Cultural self-awareness | Yiu Lai-Wah

[ ‘SHARE’ Sep-Oct 2015 ] CEDAR’S BLOGGER

Yiu Lai-Wah姚麗華 (Project Officer (Yunnan))

Years ago I took a course on cross-cultural studies wherein a tutor shared with us her cross-cultural worship experience: believers from Africa rejoiced aloud with dancing, while Chinese believers sang hymns solemnly. An African brother asked, “How can you worship God this way?” and the Chinese brother answered calmly, “If we worshipped the King like you do, we would have been beheaded long ago!” Whenever I see something ‘disagreeable’ in a foreign place, this story reminds me not to be self-righteous and judge other people with my own cultural values.

Before I became a mother, I was adventurous and loved to travel to see different cultures. The places I stayed for some time include Romania (about one year), England (nearly three years) and Yunnan, China, where I lived in the past six years. I love to tell my sons about those places that I have travelled and they would ask, “Which place has the best people?” And I would reply, “There are good and bad people in every place.” I can see that my children are not satisfied with the answer.

Sometimes our view of a country or its people is mostly based on our personal experience and limited knowledge. When I first arrived in Romania, I was shocked to see how some Chinese hated the Romanians. They called them names, and I was really puzzled by their animosity and prejudice. Then one day on the bus a Romanian openly tried to steal my mobile phone and I yelled at him, and then I understood why the Chinese living in Romania felt so furious. As I got to know more of the situation there, I realised that due to a deficient system and powerless law enforcement, the Chinese businessmen in Romania often got extorted by the police on tax matters and were victims of robbery. Some of the perpetrators were Gypsies who resorted to begging or stealing because they had neither nationality nor identity so they could not enjoy civil rights such as education, work, housing and healthcare. With more awareness and encounters, I developed an understanding and tolerance for both the Romanians and the Chinese living there.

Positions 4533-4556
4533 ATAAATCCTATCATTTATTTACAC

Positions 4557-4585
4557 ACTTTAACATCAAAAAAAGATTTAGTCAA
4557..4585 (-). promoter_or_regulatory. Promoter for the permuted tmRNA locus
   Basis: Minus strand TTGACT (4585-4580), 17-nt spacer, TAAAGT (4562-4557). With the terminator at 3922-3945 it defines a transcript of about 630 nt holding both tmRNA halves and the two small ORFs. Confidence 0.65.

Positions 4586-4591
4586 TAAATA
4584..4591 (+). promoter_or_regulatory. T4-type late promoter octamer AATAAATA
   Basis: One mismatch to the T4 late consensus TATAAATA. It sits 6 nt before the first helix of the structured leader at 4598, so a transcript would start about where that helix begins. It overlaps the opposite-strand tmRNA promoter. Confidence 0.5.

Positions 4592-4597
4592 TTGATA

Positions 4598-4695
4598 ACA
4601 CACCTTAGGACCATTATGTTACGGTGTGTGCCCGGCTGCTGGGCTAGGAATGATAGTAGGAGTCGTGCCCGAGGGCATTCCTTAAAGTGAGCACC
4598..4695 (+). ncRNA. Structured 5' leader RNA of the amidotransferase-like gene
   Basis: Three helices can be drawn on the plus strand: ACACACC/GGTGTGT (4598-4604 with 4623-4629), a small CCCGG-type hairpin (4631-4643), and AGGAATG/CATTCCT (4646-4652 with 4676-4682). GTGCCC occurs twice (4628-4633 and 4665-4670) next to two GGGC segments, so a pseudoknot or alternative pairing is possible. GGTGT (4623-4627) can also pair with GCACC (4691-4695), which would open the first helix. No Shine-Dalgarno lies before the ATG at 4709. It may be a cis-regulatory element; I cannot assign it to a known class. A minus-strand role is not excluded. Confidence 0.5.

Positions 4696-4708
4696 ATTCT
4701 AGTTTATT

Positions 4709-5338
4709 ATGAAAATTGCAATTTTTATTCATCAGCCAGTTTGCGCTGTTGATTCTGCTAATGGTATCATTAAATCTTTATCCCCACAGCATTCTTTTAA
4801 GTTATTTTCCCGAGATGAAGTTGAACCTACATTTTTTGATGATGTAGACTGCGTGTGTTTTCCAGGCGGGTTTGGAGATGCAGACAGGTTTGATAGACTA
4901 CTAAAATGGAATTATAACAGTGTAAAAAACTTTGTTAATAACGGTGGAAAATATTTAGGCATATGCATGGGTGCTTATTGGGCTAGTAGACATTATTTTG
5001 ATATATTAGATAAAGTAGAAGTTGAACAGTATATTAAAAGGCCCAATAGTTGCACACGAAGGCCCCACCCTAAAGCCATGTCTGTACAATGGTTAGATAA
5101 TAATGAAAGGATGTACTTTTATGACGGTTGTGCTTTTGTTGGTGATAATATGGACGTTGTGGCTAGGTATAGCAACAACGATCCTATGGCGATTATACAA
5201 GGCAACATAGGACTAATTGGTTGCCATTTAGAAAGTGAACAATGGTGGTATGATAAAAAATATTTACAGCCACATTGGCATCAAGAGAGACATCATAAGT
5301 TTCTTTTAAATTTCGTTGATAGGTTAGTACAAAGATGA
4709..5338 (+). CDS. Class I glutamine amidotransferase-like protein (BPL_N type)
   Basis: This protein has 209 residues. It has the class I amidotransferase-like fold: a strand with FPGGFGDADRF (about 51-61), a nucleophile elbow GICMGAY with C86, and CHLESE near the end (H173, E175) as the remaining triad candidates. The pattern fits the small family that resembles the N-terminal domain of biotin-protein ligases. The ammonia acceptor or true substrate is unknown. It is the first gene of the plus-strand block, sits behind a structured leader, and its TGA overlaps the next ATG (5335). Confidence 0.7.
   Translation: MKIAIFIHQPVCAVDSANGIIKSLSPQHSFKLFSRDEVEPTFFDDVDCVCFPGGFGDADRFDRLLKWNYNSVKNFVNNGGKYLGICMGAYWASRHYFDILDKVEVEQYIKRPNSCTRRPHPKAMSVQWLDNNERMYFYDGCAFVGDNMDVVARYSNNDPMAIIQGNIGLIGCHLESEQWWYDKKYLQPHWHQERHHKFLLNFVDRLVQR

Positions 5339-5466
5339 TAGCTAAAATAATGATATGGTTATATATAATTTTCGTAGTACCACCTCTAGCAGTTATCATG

During my seven years in China, I found this saying interesting: “Connection makes everything alright. It’s not alright to have no connection”, meaning that good connections with people will make things easier. Interestingly, the Chinese ‘connections’ are flexible. How diverse and useful the connections can be is directly influenced by a person’s social status, wealth and cultural standing. Raised in a western cultural environment in Hong Kong, I value rights and principles and so at first I opposed views and practices of such ‘connections’. But with more exposure I understand that such a culture has a deeply rooted evolution, highlighting the concept of ‘ruling by people’ behind China’s society.

My cross-cultural studies tutor emphasised that when ministering in a cross-cultural arena, we need to start by knowing our own culture, and with respect we can then learn, understand and discern the foreign culture. Having Christ’s incarnation as our role model, our faith is cross-cultural and can help us examine both our own and other people’s cultures.

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